Rosalyn Yalow

National Portrait Gallery

Rosalyn Yalow

Artist
Arthur Leipzig, 25 Oct 1918 - 5 Dec 2014
Sitter
Rosalyn Sussman Yalow, 19 Jul 1921 - 30 May 2011
Exhibition Label
When physicist Rosalyn Yalow took a job in 1947 at the Bronx Veterans Administration Hospital to explore the potential of radioisotopes in diagnosing and treating illnesses, her first lab was a converted janitor’s closet, and she had to improvise some of her equipment. From that unpromising beginning came pathbreaking results. By the early 1950s, she was working in partnership with Dr. Solomon Berson, and out of their investigations came RIA (radioimmunoassay), a procedure that proved invaluable in diagnosing and determining treatment for a wide range of diseases. In recognition of that achievement, Yalow became the first woman to win the prestigious Albert Lasker Prize for Basic Medical Research in 1976, and a year later she was awarded the Nobel Prize in medicine.
Yalow’s portrait was part of series of images by photographer Arthur Leipzig depicting Jewish women—both famous and anonymous—from around the world.
Credit Line
National Portrait Gallery, Smithsonian Institution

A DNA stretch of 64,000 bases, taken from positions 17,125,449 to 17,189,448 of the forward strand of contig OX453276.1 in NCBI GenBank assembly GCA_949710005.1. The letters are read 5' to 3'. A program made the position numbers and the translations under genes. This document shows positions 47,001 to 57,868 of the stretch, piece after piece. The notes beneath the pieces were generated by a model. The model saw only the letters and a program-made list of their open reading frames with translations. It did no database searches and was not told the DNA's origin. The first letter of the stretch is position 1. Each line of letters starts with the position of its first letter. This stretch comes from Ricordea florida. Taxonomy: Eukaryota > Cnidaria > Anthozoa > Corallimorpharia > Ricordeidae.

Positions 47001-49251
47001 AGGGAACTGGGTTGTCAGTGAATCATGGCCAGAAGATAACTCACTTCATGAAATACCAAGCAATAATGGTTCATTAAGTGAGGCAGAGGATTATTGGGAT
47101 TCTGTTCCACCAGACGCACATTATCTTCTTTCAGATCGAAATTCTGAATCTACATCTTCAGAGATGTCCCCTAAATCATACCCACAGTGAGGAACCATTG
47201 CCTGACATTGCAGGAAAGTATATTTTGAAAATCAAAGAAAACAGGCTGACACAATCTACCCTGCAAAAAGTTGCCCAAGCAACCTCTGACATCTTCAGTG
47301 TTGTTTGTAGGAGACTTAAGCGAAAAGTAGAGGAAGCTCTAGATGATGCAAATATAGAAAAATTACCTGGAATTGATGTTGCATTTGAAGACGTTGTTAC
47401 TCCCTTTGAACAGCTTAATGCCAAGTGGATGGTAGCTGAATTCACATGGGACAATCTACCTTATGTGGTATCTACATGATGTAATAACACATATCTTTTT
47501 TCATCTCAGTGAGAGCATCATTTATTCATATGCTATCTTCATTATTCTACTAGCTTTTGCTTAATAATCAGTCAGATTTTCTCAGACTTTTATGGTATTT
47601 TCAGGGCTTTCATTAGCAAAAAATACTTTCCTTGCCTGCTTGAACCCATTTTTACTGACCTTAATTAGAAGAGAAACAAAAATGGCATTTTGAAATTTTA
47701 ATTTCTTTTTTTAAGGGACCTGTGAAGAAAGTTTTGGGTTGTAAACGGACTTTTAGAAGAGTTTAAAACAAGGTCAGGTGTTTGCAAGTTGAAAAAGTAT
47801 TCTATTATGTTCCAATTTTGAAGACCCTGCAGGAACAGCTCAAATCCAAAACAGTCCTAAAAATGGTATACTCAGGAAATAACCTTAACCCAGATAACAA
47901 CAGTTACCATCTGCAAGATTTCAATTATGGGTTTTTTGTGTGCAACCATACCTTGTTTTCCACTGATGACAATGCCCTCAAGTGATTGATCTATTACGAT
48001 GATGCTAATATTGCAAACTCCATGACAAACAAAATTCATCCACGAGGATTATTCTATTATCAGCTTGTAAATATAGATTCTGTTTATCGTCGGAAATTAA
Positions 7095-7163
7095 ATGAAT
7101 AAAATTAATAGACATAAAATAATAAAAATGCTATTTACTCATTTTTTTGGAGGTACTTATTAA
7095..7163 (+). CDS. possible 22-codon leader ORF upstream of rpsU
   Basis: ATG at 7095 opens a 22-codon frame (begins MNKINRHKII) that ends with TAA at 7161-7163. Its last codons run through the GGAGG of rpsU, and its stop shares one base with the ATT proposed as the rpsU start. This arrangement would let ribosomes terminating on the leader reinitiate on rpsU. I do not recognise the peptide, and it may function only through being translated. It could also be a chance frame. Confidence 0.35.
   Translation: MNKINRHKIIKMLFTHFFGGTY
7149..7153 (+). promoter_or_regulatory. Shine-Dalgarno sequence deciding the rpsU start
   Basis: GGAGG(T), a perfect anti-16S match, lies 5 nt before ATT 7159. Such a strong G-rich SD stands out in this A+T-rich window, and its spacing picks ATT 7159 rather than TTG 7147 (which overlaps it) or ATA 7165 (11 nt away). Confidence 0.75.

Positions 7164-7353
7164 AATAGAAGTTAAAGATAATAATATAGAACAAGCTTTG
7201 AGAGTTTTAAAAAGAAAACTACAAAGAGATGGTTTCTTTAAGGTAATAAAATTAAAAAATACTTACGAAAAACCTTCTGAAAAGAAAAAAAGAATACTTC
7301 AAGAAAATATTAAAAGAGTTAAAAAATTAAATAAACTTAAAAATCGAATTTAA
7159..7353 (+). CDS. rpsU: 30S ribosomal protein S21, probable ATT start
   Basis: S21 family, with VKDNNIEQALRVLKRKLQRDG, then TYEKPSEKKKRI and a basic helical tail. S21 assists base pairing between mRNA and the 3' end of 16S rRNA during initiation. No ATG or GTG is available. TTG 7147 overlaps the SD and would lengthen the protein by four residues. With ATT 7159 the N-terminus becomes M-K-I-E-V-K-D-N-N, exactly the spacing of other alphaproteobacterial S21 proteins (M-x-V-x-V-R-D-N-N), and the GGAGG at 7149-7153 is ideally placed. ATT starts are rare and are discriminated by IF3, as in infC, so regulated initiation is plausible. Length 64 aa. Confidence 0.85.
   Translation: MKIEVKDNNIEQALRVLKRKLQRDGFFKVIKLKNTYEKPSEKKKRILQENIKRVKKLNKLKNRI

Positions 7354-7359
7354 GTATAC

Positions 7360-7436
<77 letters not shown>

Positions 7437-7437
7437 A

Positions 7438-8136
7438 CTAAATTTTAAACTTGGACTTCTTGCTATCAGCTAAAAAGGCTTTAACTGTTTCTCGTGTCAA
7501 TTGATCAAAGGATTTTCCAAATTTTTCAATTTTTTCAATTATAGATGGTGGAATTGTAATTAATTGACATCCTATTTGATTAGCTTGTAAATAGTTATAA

1987
Object number
NPG.99.51
Restrictions & Rights
Usage conditions apply
Copyright
© Estate of Arthur Leipzig
Type
Photograph
Medium
Gelatin silver print
Dimensions
Image: 22.1 x 33 cm (8 11/16 x 13")
Sheet: 27.8 x 34.8 cm (10 15/16 x 13 11/16")
Mat: 55.9 x 71.1 cm (22 x 28")
National Portrait Gallery
Topic
Interior\Laboratory
Equipment\Laboratory Equipment
Equipment\Laboratory Equipment\Lab Coat
Rosalyn Sussman Yalow: Female
Rosalyn Sussman Yalow: Education\Educator\Professor
Rosalyn Sussman Yalow: Science and Technology\Scientist\Physicist
Rosalyn Sussman Yalow: Nobel Prize
Portrait
Record ID
npg_NPG.99.51
GUID (Link to Original Record)
http://n2t.net/ark:/65665/sm415091333-82e9-42f4-ab5e-eec24704effe

Related Content